*Letter from Sunderland to Grant, February 18, 1976. The stages of the research relationship moved in tandem with the development of the college over a six-year period. At first Grant was treated like an expert; later he was challenged as to whether and in what sense he was a "humane professional." After some discussion Grant was ultimately given assurances that he deemed minimally necessary for responsible research. This included access to records, random interviews in the field, and the right of the college to review the manuscript prior to publication (something we have provided for routinely), but without any veto powers.
Sunderland was continually on guard, questioning "enterprises such as yours [the research] in terms of their usefulness to meeting the change goals" of the college. On one occasion, he ushered Grant out of a tense meeting called by dissatisfied students, and it was with some difficulty that Grant established his right to interview sources in city agencies without the benefit of "chaperones" from the college.
As we look back on the first decade it is clear that CHS can point to major accomplishments, but it continues to face unresolved tensions. It has established itself, surmounted internal crises and strikes, invented a new curriculum, survived harrowing cutbacks in funds for the human services in New York, extended political support networks locally and nationally; and it has drawn together a faculty dedicated to its vision of social change. Yet in the decade to come, the college will face critical problems. It must find a way to sustain the esprit of students whose jobs do not match the college's hopes, to refine the knowledge base that underlies its performance-based program, and to rationalize its proposed new degree structure to skeptical external audiences.*
*As we have mentioned, CHS's reapplication for the authority to award the master's degree in New York State has not been acted upon as this book goes to press.
Although nearly one-third of the CHS students have now had some college and fewer have been on welfare, most still face a radical transition as they leave homebound roles to meet the demands of both college and a new job-a total work week of 50 hours or more. It is doubtful that many could survive that transition without the structure that the CHS core curriculum provides or the support on the job that CHS faculty furnish as both advocates and supervisors. The practical, step-by-step nature of the CHS "performance grid" has holding power for many of these students. Yet the curriculum of constructive actions also creates role conflicts of major proportions. They are asked to become change agents, not just to hold their own as they learn the ropes, but to transform the professions by creating one that as yet is undefined. To have been chosen by CHS was a major boost in confidence for most students, and for many the curriculum is a transforming experience. But they experience difficulty in adjusting the college's hopes to the realities of the marketplace. While most students have been successful in gaining permanent employment upon completion of the program, few attain jobs at the professional level. Some are placed in aide jobs that are usually held by those with only high-school diplomas.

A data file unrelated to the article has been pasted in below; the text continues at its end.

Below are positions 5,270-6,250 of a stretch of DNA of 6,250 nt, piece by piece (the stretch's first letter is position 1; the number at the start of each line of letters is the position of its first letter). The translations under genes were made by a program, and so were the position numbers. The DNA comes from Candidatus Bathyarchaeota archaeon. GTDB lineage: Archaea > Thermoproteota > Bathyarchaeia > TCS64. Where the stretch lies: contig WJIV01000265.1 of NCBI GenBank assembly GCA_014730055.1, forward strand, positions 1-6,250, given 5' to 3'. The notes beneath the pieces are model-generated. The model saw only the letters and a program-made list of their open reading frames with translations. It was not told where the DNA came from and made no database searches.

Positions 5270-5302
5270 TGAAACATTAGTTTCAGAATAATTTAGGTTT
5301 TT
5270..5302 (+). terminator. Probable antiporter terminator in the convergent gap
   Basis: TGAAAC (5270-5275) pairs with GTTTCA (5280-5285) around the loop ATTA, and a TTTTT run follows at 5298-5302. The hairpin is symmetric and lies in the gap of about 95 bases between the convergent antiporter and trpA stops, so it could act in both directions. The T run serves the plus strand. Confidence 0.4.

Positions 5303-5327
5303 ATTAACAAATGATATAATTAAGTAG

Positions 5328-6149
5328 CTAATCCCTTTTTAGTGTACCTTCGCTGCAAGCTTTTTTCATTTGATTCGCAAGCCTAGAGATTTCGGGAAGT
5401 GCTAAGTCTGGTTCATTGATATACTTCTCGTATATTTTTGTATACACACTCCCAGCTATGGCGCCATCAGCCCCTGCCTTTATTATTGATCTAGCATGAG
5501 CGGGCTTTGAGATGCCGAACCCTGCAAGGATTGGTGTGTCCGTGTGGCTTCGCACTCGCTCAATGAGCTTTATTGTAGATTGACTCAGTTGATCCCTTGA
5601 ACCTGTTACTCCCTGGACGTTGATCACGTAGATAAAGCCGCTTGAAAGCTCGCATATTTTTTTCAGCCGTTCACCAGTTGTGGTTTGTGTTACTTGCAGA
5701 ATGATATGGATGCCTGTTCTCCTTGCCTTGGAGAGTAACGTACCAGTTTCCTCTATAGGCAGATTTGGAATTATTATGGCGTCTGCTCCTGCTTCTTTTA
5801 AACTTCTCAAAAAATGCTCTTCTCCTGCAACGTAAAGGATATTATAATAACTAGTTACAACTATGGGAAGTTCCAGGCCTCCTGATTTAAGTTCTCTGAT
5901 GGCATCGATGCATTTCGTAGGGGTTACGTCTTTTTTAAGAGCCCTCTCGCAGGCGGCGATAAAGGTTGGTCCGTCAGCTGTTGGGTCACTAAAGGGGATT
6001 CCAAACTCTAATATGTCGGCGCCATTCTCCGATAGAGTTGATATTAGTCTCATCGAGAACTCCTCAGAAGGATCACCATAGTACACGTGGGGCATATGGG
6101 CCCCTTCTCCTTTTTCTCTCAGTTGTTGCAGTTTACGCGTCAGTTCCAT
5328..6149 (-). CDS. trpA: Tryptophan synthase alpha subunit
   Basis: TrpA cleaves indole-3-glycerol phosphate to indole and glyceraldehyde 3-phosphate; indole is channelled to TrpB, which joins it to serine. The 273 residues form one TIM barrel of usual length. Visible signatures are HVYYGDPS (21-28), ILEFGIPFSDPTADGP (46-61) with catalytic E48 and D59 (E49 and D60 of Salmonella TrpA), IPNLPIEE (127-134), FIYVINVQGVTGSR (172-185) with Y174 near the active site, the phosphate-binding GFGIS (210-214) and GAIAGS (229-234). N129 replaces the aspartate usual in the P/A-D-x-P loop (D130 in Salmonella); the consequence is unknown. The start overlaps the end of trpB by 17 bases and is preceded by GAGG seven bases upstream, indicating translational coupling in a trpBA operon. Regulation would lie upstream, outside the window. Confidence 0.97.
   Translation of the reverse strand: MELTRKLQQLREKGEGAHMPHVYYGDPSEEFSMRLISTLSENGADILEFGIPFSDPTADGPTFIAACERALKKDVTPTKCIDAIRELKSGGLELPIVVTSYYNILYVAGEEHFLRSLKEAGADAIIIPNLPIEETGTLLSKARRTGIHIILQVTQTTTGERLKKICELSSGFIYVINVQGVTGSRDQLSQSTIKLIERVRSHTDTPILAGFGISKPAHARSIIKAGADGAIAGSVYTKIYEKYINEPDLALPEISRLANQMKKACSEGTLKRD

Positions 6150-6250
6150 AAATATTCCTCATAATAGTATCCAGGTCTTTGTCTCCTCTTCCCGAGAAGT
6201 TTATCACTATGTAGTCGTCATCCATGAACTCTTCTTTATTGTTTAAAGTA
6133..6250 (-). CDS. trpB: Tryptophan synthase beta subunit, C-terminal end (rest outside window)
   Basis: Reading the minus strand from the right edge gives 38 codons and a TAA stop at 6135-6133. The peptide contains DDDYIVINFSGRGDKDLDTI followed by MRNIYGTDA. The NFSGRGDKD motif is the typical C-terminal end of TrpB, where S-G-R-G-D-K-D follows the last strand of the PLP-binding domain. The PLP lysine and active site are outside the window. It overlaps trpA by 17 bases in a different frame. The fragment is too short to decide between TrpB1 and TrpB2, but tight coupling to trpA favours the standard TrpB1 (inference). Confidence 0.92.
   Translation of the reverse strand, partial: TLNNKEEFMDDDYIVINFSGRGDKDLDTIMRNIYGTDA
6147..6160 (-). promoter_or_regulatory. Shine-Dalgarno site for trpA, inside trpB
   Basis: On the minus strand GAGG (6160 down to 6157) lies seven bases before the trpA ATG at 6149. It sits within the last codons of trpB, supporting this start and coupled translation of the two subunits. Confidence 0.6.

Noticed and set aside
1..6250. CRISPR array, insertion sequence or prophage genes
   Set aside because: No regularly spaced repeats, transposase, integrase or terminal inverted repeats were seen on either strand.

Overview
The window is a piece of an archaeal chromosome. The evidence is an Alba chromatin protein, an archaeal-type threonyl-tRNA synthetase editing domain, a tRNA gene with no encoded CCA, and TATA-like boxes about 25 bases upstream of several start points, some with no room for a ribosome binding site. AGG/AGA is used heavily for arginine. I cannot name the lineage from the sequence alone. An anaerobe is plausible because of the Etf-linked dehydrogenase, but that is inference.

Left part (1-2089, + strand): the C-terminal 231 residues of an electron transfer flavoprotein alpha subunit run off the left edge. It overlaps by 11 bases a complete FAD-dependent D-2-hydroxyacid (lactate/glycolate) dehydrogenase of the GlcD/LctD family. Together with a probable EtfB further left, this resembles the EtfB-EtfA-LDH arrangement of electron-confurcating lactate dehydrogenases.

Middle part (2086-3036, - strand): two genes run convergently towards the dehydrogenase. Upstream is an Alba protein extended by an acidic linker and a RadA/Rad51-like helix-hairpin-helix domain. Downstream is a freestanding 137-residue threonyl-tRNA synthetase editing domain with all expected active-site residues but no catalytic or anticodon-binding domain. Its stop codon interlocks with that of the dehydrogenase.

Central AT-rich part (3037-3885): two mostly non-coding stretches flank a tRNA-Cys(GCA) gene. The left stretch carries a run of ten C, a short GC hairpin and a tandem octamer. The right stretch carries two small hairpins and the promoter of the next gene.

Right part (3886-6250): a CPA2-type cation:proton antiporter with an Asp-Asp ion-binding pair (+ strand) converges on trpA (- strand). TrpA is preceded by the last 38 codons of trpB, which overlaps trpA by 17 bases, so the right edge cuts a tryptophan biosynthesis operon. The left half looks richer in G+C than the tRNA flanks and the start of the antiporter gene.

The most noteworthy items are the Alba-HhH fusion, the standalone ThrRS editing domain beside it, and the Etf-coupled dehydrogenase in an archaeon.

Obviously, CHS students enter the job market at a disadvantage without a degree, and there is no guarantee that New York will grant the college's second appeal for the master's. Theoretically, it should be possible for mature adults with some college experience to earn a master's degree in an intensive two-year apprentice-style program. In practice, however, there are some serious objections that the college will need to meet:
1. The college will have to offer different degrees for different levels of competence, and distinctions will be difficult to make. Student placements, of course, vary greatly according to the level of the student's work, and the opportunities for learning on the job are also uneven-a problem that has been exacerbated by cutbacks in agency supervisory personnel.